Harold Brewster

3/17091 Corporal, 1st Battalion Leicestershire Regiment

Private Harold Brewster, 1st Leicestershire Regiment | From the family archive of the late Mrs Dorothy Beedham
Private Harold Brewster, 1st Leicestershire Regiment
From the family archive of the late Mrs Dorothy Beedham
Bottesford Methodists Roll of Honour | Bottesford Heritage Archive
Bottesford Methodists Roll of Honour
Bottesford Heritage Archive
Pte. Cyril Barrand, 1st Leicestershire, (back row, 5th left) with Cpl. Harold Brewster, (back row, 1st left) | From the collection of Glenys Claricoats
Pte. Cyril Barrand, 1st Leicestershire, (back row, 5th left) with Cpl. Harold Brewster, (back row, 1st left)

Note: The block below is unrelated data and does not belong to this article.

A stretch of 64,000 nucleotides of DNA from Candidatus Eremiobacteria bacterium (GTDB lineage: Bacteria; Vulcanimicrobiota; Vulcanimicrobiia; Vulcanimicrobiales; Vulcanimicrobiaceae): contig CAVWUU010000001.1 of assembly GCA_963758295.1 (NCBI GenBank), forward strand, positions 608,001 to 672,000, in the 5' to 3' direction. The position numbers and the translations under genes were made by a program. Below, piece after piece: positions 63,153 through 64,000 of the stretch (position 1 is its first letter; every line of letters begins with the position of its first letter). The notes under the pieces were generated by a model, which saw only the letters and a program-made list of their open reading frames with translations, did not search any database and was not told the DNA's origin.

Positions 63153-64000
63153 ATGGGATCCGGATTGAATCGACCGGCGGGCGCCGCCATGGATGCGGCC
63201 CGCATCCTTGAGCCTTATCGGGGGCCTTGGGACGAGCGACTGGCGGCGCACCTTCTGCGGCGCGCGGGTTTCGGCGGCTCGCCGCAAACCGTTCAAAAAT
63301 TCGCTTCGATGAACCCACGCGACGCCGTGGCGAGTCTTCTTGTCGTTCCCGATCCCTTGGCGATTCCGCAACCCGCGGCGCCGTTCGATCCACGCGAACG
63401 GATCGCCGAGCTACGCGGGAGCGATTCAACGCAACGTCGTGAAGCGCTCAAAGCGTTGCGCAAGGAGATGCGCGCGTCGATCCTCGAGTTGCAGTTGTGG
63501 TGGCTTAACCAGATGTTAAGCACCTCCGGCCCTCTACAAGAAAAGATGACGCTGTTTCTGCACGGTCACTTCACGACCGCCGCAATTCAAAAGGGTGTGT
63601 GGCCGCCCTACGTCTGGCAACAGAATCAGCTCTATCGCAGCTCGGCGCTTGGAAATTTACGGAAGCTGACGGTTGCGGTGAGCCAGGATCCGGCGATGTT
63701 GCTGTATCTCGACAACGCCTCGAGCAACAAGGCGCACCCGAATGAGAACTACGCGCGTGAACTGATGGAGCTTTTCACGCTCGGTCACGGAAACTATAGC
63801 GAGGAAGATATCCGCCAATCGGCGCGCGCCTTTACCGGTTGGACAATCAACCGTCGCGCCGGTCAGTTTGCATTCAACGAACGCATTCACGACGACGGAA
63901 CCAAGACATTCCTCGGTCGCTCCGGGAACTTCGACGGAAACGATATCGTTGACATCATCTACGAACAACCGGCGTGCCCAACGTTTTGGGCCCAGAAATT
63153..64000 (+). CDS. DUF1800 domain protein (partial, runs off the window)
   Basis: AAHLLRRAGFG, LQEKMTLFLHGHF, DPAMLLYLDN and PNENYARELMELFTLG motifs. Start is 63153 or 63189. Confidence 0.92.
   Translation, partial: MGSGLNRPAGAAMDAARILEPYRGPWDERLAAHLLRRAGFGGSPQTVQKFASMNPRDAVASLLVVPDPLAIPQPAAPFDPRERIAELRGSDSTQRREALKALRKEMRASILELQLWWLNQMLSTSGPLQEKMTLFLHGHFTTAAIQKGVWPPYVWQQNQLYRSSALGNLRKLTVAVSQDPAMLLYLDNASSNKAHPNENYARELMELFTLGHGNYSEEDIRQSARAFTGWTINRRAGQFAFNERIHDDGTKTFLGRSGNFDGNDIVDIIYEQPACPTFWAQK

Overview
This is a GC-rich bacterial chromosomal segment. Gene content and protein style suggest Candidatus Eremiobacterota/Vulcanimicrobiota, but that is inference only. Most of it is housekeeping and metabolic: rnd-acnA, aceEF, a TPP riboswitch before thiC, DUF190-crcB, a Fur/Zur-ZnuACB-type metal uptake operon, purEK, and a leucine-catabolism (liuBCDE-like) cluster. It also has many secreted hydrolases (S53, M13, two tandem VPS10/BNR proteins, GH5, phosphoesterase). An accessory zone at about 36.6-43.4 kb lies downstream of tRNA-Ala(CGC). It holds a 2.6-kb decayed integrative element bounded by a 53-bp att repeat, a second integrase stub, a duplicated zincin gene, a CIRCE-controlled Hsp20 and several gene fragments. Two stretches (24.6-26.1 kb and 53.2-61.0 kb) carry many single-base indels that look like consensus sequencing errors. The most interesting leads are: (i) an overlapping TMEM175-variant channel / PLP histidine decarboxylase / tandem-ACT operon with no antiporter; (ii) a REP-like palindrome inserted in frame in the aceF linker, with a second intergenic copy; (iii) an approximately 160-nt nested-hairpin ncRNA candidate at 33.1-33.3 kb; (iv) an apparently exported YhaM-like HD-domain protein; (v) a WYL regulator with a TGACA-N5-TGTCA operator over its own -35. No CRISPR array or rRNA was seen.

From the collection of Glenys Claricoats
Harold Brewster, the village postman, on his round in Church Lane, Bottesford | From the family archive of the late Mrs Dorothy Beedham
Harold Brewster, the village postman, on his round in Church Lane, Bottesford
From the family archive of the late Mrs Dorothy Beedham
Jane and Harold Brewster and three of their children | From the family archive of the late Mrs Dorothy Beedham
Jane and Harold Brewster and three of their children
From the family archive of the late Mrs Dorothy Beedham

Harold Brewster is remembered on the Bottesford Methodists Roll of Honour and also on the Bottesford ‘church list’ of WW1 Servicemen.

Family background

Harold Brewster was born in Horbling, Lincolnshire in December, 1889. His parents were William Brewster, born in 1848 at Wharton, Lincolnshire, and Harriett Brewster was born in 1849 at Langrick, Lincolnshire.

William Brewster was a farmer. In 1891, the family lived in Horbling. There were six children: Annie (aged 15), Harriett (13), William G. (11), Charles D. (8), Lily (4) and Harold, less than a year old (note, this was inaccurate information, he was in fact almost 16 months old at Census day).